Chemistry naming oxyacids

Dec 2019
17
0
United States
Naming Oxyacids (oxyacids produce the H+ cation)
The first step in writing a name for a formula is to decide which type of compound it represents.
Second, determine the anion (the name of the acid is based on the anion attached to the hydrogen)
The acid name comes from the root name of the oxyanion name or the central element of the oxyanion.
Oxyanions are named according to the following rules:
If the group ends in the suffix -ate (with more oxygen atoms bonded), it changes to -ic
If the group ends in the suffix -ite(with less less oxygen atoms bonded), it changes to -ious

Is this the correct step process?B50B8DCA-56F2-4CD5-B794-3DFCC919F73F.jpeg
 
Apr 2015
35
8
Probably best to use an example.

An oxyacid is a compound that contains hydrogen, oxygen, and at least one other element, with at least one hydrogen atom bond to oxygen that can dissociate to produce the H+ cation and the anion of the acid.

So consider the one other element to be Chlorine.
The oxyacids of Chlorine are

Perchloric acid HClO4 yielding perchlorate salt or anion
Chloric acid HClO3 yielding chlorate salt or anion
Chlorous acid HClO2 yielding chlorite salt or anion
Hypochlorous acid HClO yielding hypochlorite salt or anion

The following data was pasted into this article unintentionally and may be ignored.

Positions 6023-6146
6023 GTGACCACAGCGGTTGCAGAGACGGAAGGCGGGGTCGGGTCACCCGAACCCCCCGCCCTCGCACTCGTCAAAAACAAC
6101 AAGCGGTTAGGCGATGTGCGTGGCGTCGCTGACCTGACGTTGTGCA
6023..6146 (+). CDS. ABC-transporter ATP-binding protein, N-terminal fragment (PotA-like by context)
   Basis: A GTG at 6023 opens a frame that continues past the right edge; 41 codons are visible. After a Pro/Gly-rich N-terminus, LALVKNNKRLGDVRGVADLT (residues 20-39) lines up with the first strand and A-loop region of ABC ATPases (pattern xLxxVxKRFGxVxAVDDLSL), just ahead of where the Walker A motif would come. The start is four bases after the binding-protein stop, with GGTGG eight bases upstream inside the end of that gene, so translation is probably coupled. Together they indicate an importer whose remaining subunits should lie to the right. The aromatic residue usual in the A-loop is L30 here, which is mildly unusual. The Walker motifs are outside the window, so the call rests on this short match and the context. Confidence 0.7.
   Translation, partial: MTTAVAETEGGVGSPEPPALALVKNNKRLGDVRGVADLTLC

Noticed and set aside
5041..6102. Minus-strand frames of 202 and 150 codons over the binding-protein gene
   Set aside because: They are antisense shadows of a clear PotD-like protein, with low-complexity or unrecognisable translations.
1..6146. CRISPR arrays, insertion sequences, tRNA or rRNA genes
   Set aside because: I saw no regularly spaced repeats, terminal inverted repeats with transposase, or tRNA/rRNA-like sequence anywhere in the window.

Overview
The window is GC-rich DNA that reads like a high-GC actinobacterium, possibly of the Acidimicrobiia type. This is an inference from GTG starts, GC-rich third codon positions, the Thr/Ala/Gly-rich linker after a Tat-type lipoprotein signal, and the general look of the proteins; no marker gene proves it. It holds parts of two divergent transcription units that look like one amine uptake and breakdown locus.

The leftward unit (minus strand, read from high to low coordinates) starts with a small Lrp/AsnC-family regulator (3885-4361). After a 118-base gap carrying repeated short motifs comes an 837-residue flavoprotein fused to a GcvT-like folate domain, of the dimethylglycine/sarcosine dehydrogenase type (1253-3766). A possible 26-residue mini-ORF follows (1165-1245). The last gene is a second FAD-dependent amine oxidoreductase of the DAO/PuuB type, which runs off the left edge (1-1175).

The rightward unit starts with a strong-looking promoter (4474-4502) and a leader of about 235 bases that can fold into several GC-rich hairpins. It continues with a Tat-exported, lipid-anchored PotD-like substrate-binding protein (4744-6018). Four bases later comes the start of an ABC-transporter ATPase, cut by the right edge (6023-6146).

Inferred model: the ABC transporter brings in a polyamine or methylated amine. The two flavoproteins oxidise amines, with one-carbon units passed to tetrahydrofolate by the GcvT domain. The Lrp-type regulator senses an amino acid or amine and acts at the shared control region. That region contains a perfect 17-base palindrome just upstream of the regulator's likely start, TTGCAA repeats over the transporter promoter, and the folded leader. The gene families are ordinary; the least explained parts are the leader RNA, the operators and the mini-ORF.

Does this help?


Sorry this site has lost all the formatting.
 
Dec 2019
17
0
United States
Probably best to use an example.

An oxyacid is a compound that contains hydrogen, oxygen, and at least one other element, with at least one hydrogen atom bond to oxygen that can dissociate to produce the H+ cation and the anion of the acid.

So consider the one other element to be Chlorine.
The oxyacids of Chlorine are

Perchloric acid HClO4 yielding perchlorate salt or anion
Chloric acid HClO3 yielding chlorate salt or anion
Chlorous acid HClO2 yielding chlorite salt or anion
Hypochlorous acid HClO yielding hypochlorite salt or anion


Does this help?


Sorry this site has lost all the formatting.
But how do I write it out as steps from what I’ve explained above?
 
Apr 2015
35
8
Doesn't my example illustrate your 'steps' ?